• The Daily Beast

    GOP: Divide And Conquer Women

    In the latest attempt to defuse the left’s ‘war on women’ rhetoric, Republicans are trying to flatter white, married women as “good” while portraying single women as libidinous parasites.

    Common wisdom in the political media is that Republicans have a woman problem. GOP politicians on both the state and federal level attack legal abortion with an obsession rivaling Captain Ahab. Attacks on contraception have grown more shrill, culminating in Mike Huckabee’s instantly notorious RNC speech wherein he claimed Democrats who support contraception access are telling women they can’t control “their libidos.” A number of Republican politicians, most notably Todd Akin, lost in the last election after making offensive remarks about rape victims. The phrase “the Republican war on women” approached “Just Do It” levels of cultural recognition. Most importantly, Barack Obama was handed the White House because of women: 55 percent of women voted for Obama in 2012, but men voted for Romney at 52 percent. Women vote more than men, making the Republican’s woman problem seemingly intractable. Women hate the Republicans, end of story, right?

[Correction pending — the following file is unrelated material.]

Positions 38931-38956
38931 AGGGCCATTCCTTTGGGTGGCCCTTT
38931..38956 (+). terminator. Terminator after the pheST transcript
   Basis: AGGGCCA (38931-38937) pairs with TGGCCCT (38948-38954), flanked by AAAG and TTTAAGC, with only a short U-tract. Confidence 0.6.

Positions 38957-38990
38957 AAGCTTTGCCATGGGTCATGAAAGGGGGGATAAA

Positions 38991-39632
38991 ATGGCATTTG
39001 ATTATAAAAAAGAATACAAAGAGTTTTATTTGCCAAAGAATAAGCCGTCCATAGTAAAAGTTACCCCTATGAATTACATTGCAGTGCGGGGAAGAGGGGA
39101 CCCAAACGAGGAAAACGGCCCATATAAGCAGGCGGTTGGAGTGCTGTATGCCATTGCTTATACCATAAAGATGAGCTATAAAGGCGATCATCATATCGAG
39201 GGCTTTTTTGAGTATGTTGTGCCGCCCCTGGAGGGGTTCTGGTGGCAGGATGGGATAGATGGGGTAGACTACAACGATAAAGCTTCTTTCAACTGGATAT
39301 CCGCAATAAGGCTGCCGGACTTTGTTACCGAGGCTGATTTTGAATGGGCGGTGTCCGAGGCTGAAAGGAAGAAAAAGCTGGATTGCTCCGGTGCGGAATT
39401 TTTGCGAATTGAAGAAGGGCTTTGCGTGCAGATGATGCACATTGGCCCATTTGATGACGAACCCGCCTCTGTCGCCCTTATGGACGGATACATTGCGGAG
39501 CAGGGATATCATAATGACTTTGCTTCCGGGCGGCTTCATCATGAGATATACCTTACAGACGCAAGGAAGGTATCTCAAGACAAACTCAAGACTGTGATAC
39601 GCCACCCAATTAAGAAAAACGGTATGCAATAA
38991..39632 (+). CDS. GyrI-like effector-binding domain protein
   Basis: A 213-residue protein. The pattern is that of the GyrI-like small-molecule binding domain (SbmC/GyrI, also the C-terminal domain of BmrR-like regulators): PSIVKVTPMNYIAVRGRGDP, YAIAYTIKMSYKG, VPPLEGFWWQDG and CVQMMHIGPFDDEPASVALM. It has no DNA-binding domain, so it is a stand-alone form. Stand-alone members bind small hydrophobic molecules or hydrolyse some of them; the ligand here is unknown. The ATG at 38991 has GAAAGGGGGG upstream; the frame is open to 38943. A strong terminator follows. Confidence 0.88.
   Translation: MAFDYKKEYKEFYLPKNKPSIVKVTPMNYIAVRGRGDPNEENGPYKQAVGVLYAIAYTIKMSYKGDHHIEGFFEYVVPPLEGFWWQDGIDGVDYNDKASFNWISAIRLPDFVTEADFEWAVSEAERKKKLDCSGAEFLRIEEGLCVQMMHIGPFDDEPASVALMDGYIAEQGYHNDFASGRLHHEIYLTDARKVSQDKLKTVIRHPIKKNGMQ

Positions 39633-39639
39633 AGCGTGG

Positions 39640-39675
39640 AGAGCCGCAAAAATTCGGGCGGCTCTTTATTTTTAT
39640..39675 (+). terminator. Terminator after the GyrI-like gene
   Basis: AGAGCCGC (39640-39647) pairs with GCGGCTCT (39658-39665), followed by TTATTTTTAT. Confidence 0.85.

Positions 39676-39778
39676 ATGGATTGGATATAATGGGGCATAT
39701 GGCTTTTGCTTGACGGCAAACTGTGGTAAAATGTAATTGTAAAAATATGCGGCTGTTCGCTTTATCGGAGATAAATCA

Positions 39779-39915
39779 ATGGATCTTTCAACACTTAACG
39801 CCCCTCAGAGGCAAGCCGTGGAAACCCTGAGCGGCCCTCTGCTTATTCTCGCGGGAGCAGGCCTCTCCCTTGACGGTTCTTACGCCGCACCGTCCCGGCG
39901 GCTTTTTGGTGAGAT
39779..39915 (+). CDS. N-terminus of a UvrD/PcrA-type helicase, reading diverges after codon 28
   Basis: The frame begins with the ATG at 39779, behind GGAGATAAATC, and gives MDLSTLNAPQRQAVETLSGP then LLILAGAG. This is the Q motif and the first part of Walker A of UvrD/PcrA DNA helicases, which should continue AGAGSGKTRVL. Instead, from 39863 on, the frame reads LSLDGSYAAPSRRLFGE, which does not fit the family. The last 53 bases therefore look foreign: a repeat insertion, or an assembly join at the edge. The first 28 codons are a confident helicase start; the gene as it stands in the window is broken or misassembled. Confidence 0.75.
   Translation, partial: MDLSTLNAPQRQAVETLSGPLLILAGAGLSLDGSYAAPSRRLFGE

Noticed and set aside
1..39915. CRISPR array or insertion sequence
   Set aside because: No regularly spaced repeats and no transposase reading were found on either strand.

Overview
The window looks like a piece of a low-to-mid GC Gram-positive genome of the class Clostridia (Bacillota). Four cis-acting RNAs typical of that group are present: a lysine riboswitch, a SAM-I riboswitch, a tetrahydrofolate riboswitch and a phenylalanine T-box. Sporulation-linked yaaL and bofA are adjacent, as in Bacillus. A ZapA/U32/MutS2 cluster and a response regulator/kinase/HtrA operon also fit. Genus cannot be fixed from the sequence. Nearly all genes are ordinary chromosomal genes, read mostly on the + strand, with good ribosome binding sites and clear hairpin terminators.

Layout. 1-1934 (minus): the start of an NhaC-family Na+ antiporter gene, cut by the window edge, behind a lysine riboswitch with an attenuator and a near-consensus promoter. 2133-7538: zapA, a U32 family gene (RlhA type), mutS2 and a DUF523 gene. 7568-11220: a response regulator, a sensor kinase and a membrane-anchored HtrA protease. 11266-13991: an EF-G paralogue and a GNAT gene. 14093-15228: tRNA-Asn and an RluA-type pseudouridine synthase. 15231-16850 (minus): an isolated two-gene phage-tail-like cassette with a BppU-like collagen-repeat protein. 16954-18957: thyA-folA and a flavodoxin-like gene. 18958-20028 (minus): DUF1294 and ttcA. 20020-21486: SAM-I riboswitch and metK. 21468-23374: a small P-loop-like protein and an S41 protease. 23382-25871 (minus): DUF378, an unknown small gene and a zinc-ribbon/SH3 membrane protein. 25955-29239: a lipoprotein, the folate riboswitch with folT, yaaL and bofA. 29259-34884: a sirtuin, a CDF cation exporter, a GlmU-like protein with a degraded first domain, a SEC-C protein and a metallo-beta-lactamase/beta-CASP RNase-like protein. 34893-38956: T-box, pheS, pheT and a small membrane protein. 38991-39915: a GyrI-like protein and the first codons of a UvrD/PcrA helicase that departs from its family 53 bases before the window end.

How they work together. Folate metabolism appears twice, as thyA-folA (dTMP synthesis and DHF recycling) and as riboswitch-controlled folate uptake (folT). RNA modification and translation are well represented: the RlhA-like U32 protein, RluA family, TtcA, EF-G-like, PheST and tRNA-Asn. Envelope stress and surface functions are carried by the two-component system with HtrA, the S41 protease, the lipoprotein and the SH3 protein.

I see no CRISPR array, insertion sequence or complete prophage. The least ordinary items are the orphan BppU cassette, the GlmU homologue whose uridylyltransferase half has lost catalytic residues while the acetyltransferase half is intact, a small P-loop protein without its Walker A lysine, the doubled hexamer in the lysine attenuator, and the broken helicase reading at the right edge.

Republicans, unsurprisingly, disagree that it’s a lost cause, and have spent the past year dumping huge amounts of money on consultants and prodding politicians into meetings to craft a new strategy when it comes to women. The goal isn’t exactly to win the majority of female votes during a presidential election, which Republicans haven’t done since 1988. The goal is more to derail the “war on women” narrative, and in the early part of 2014, it seems they’ve landed on a strategy that is as brilliant as it is simple: Deny that “women” constitutes a meaningful category that anyone can make broad statements about. Instead, Republicans intend to say that while they don’t speak for all women, they certainly speak for some women, and because of that, it’s false to say they are warring on “women.” If effective, that will make it harder for Republican opponents to use the phrase “war on women” without getting bogged down in a derailing discussion about what women and who feels warred upon.

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  • Joe Robbins/Getty

    No Pink

    The GOP Can Learn from the NFL

    Advertisers during the football games have started to realize that women are among the viewers and don’t just want pink, girly products. Politicians should take note.